May 31, 2013 in City
Man pleads guilty to machete torture killing
A murderer pleaded guilty today for the machete-torture attack and killing of a Cheney man who was found burned in his car in 2011.
Taylor J. Wolf, 22, pleaded guilty to first-degree murder and kidnapping in connection with the April 13, 2011, slaying of 22-year-old Nicholas J. Thoreson, who was found in the trunk of his burning Ford Thunderbird on Forker Road.
Wolf, who pleaded guilty before Judge Tari Eitzen, faces a sentencing range of 31½ to 40 years in prison during his sentencing, which Eitzen set for June 28.
That plea earlier in the day triggered the sentencing to go forward for co-defendant Breeanna Sims, 21, who pleaded guilty last year to first-degree kidnapping with a weapons enhancement. She had agreed to testify against Wolf, but that became unnecessary with Wolf’s plea.
“I take responsibility for my actions,” Breeanna Sims said in a hushed voice before Superior Court Judge Sam Cozza. “If I could go back and change that day, I would.”
Sims’ brother, Justice E. D. Sims, pleaded guilty last year to first-degree murder and kidnapping and was sentenced in March 2012 to serve to more than 33 years in prison.
According to court records, Justice Sims believed that Thoreson had held Breeanna Sims – who had just been released days before from prison for an unlawful imprisonment conviction – against her will. That triggered an hours-long assault with a machete that ended with a gunshot to Thoreson’s head.
The Simses later told a friend, according to court records, that Thoreson was a “snitch” and that Justice Sims stabbed the victim several times before shooting him in the head at Taylor Wolf’s apartment in Spokane Valley.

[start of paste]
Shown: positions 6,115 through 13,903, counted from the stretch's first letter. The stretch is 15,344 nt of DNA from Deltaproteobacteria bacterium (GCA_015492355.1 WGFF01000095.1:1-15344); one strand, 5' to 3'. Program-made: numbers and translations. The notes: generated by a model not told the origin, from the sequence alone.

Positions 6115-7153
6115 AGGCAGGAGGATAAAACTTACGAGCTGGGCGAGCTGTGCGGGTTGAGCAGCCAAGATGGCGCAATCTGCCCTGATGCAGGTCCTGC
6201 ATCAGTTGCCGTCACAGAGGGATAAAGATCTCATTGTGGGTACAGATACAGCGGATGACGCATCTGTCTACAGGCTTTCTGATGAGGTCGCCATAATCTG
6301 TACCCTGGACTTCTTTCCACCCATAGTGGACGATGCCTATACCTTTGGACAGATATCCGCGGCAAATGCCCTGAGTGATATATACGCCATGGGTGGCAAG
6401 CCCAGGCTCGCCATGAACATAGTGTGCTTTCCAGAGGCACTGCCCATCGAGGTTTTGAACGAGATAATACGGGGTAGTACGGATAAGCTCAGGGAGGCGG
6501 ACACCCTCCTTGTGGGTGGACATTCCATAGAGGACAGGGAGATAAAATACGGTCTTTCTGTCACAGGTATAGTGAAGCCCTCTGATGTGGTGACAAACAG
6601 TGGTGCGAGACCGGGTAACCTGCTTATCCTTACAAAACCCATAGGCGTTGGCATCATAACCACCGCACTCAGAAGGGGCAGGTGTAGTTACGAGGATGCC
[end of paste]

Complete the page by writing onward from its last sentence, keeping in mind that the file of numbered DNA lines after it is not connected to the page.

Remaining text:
“There is no way to describe this situation other than a disaster,” said Cozza, who sentenced Sims to 13 years in prison. “This family has lost a son and a brother. This was a terrible tragedy that no family should ever go through.”
All three defendants originally were charged with aggravated first-degree murder but prosecutors never petitioned to seek the death penalty. The pleas helped all three defendants avoid sentences that would have mandated life in prison without the possibility of parole.
The Simses mother, Allie Hall, was in prison when her children committed the crimes against Thoreson. She told Cozza that she regretted not being there to stop the crime.
“My daughter is a strong, responsible person who was in a situation far beyond her control,” Hall said. “She truly does deserve the opportunity to live a productive life. She deserves a second chance.”
But the victim’s father, Thomas Thoreson, described the pain of losing his son, who was killed two weeks before the first birthday of Nick Thoreson’s baby son.
“My grandson, who is 3, will never have a father,” Thoreson said with tears streaming. “We are all looking forward to getting it done and moving forward with our lives.”
Debbi Thoreson, the victim’s mother, thanked Spokane Police detectives for catching her son’s killers.
“I wake up every morning to a new nightmare,” she said. “Is this really true or is he going to come walking through the door?”
Ivory Hendry is the mother of Nick Thoreson’s 3-year-old son, Tommy.
“He asks, ‘Where’s Daddy? Where’s Daddy?’” Hendry said. “I still don’t have an answer. I just start crying and hold him tight and say ‘Daddy looks down on you and loves you very much.’”